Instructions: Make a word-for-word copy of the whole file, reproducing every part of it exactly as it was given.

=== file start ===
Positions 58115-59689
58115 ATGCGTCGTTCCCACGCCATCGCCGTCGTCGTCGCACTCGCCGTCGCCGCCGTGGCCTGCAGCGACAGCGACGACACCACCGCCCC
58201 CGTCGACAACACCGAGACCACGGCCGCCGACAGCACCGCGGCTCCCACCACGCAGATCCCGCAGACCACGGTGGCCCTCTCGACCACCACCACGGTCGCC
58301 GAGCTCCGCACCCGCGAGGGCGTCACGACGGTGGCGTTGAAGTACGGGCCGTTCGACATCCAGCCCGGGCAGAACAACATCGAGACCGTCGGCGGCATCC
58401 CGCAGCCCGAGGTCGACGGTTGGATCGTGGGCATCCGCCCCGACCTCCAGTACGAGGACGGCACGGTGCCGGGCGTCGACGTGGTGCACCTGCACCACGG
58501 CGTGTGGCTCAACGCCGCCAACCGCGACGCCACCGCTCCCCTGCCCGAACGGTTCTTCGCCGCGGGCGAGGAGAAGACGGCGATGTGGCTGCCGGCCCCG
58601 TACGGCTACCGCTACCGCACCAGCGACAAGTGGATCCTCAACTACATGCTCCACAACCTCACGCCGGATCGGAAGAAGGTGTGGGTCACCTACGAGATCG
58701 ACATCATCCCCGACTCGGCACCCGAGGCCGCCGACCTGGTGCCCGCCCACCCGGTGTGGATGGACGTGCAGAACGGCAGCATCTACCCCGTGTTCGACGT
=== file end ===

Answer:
Positions 58115-59689
58115 ATGCGTCGTTCCCACGCCATCGCCGTCGTCGTCGCACTCGCCGTCGCCGCCGTGGCCTGCAGCGACAGCGACGACACCACCGCCCC
58201 CGTCGACAACACCGAGACCACGGCCGCCGACAGCACCGCGGCTCCCACCACGCAGATCCCGCAGACCACGGTGGCCCTCTCGACCACCACCACGGTCGCC
58301 GAGCTCCGCACCCGCGAGGGCGTCACGACGGTGGCGTTGAAGTACGGGCCGTTCGACATCCAGCCCGGGCAGAACAACATCGAGACCGTCGGCGGCATCC
58401 CGCAGCCCGAGGTCGACGGTTGGATCGTGGGCATCCGCCCCGACCTCCAGTACGAGGACGGCACGGTGCCGGGCGTCGACGTGGTGCACCTGCACCACGG
58501 CGTGTGGCTCAACGCCGCCAACCGCGACGCCACCGCTCCCCTGCCCGAACGGTTCTTCGCCGCGGGCGAGGAGAAGACGGCGATGTGGCTGCCGGCCCCG
58601 TACGGCTACCGCTACCGCACCAGCGACAAGTGGATCCTCAACTACATGCTCCACAACCTCACGCCGGATCGGAAGAAGGTGTGGGTCACCTACGAGATCG
58701 ACATCATCCCCGACTCGGCACCCGAGGCCGCCGACCTGGTGCCCGCCCACCCGGTGTGGATGGACGTGCAGAACGGCAGCATCTACCCCGTGTTCGACGT